The sales numbers probably don't matter as much as the perception that everyone wants it. I know we all want to know these numbers, but they don't really matter when it comes to building demand around a product.

The market impact of scarcity is not strictly measured in terms of sales price, retail or otherwise. In device markets, scarcity is a driver in consumer decisions and perception, the reason you want your device to be hard to get is because people will want it more (since everyone else wants it). This is the reason businesses spend so much building PR around their products and finding ways to get people to talk about them.

Think about the HP Touchpad and WebOS for a moment. Technical issues aside, the reason it did not sell was that no one else was buying it. No one wanted a product where support night not exist in a couple years.

After HP was faced with a lack of market adoption, they killed the line, which just reinforced people's perceptions that it was not a good product to begin with. This also reinforced people's perceptions that the iPad was indomitable, as this was a big company making a big push to get a foothold in a new market.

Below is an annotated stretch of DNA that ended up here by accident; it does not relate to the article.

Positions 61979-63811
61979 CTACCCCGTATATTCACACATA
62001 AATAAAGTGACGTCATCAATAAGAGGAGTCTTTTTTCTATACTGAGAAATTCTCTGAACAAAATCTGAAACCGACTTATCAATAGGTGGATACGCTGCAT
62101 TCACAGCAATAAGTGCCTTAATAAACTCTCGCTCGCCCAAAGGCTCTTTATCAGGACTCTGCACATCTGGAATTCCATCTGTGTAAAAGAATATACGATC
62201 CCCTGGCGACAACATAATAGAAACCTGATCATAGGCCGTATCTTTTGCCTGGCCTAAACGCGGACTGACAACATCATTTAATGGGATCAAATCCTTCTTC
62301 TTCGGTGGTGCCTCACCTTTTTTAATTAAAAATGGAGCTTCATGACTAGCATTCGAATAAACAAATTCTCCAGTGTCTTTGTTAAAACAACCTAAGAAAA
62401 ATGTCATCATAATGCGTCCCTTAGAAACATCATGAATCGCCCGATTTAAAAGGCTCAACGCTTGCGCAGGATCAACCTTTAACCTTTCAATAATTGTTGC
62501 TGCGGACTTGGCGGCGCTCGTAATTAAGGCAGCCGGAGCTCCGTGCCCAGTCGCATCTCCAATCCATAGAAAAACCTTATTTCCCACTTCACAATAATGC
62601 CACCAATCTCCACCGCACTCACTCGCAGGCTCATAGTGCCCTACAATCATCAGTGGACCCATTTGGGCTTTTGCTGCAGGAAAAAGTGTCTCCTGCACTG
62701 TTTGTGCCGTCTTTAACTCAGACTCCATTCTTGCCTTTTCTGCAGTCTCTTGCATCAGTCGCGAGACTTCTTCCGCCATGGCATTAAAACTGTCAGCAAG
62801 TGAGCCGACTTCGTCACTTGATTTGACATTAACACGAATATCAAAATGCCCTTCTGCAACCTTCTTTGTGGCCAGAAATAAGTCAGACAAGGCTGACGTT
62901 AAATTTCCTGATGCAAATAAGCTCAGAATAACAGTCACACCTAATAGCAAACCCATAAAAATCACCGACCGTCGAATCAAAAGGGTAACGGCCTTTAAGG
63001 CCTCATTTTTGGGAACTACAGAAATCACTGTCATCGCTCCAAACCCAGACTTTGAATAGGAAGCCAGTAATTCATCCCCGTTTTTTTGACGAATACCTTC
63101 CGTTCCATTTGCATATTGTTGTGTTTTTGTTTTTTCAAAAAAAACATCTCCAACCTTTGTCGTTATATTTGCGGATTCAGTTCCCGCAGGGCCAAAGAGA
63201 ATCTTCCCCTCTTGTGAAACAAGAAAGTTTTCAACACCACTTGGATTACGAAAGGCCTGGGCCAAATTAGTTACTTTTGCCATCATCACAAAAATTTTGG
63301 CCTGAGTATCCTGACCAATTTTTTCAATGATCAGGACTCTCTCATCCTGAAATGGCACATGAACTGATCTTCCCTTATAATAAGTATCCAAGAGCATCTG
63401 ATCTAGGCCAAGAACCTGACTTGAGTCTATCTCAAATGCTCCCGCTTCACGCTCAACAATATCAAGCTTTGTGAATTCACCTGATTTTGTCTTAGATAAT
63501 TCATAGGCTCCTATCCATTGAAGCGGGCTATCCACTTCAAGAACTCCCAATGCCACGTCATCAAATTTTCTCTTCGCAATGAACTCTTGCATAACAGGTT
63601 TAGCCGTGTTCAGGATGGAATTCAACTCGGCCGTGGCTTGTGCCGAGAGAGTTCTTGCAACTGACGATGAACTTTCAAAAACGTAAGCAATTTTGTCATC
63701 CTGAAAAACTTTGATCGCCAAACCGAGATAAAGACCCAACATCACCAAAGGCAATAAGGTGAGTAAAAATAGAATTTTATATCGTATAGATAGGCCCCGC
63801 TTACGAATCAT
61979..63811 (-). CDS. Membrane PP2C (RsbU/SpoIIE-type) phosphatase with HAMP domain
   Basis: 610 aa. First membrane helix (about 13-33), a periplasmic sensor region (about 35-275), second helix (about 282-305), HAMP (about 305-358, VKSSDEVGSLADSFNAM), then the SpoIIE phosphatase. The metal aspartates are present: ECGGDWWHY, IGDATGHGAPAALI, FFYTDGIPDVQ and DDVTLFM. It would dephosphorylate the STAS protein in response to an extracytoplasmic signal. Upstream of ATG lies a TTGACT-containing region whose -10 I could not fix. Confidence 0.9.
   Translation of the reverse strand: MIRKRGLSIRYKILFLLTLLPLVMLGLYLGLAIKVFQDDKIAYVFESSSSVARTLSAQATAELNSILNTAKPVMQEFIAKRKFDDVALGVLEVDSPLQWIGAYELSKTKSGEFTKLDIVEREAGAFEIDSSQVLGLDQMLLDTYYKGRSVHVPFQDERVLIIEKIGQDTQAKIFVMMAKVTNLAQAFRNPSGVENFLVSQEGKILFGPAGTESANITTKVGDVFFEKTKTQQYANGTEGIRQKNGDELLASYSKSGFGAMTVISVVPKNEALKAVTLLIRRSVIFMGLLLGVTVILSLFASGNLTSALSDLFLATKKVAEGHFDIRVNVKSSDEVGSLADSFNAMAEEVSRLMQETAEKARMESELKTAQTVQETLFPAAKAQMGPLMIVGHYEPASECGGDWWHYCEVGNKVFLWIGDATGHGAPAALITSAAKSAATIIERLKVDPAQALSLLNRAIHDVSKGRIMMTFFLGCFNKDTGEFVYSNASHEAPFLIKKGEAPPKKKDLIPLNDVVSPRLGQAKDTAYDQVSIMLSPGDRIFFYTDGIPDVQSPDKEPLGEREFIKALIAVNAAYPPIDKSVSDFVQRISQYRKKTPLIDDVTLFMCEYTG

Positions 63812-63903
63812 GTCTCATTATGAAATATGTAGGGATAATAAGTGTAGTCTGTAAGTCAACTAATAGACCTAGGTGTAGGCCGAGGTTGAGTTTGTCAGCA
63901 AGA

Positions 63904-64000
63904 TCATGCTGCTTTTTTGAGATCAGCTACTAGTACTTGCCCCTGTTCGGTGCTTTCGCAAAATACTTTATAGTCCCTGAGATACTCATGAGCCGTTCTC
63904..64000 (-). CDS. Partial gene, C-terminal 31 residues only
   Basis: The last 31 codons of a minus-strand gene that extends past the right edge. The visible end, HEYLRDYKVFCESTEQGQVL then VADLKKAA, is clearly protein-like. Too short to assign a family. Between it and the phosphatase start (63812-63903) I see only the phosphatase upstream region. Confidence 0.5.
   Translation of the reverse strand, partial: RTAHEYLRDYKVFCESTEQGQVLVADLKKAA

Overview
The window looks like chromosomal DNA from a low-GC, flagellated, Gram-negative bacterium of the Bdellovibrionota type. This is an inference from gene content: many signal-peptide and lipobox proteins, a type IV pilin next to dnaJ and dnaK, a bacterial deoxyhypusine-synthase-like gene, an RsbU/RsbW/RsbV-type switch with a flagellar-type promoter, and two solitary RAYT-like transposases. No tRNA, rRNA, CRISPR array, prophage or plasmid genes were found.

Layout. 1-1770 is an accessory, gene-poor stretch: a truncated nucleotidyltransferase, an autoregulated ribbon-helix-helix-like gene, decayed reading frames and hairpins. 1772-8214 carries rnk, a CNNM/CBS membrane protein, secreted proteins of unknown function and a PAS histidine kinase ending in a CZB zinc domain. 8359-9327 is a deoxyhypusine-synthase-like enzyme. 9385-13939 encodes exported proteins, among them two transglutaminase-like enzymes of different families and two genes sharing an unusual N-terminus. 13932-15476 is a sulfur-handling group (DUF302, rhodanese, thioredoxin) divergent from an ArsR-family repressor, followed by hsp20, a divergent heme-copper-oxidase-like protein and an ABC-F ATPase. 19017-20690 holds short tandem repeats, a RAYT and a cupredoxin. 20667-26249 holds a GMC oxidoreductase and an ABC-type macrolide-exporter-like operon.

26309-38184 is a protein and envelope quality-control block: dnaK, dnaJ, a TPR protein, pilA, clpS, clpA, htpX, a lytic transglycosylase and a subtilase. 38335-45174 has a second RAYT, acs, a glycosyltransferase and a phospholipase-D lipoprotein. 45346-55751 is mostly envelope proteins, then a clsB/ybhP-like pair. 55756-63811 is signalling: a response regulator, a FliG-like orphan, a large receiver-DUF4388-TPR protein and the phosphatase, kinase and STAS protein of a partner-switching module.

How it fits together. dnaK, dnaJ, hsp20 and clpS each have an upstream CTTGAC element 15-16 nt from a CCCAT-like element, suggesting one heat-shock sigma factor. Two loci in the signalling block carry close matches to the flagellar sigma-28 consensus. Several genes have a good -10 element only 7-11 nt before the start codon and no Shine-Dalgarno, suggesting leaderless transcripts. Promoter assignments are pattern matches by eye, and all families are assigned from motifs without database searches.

Perception is a lot more important than number of devices sold when it comes to driving adoption in a market, which is what opens the door to achieving pricing power. Number of units sold is really useful as a number on sales calls and earnings reports, it shows how profitable a business is based on sales.

Submission + - Will a Chromebook be your next PC? (

dgharmon writes: Sure, you could keep using Windows, although Windows 8 looks worse every time you look at it; or you could buy a Mac for big bucks; or you could buy a Samsung Series 5 550 Chromebook starting at $449 and have a great Linux-based desktop that you already know how to use.

Ask Slashdot: Am I Too Old To Retrain? 418

Talcyon writes "I'm a 40-year-old developer, and it's become apparent that my .NET skillset is woefully out of date after five years of doing various bits of support. I tried the 'Management' thing last year, but that was a failure as I'm just not a people person, and a full-on development project this year has turned into a disaster area. I'm mainly a VB.NET person with skills from the .NET 2.0 era. Is that it? Do I give up a career in technology now? Or turn around and bury myself in a support role, sorting out issues with other people's/companies' software? I've been lurking around Slashdot for many years now, and this question occasionally comes up, but it pays to get the opinions of others. Do I retrain and get back up to speed, or am I too old?"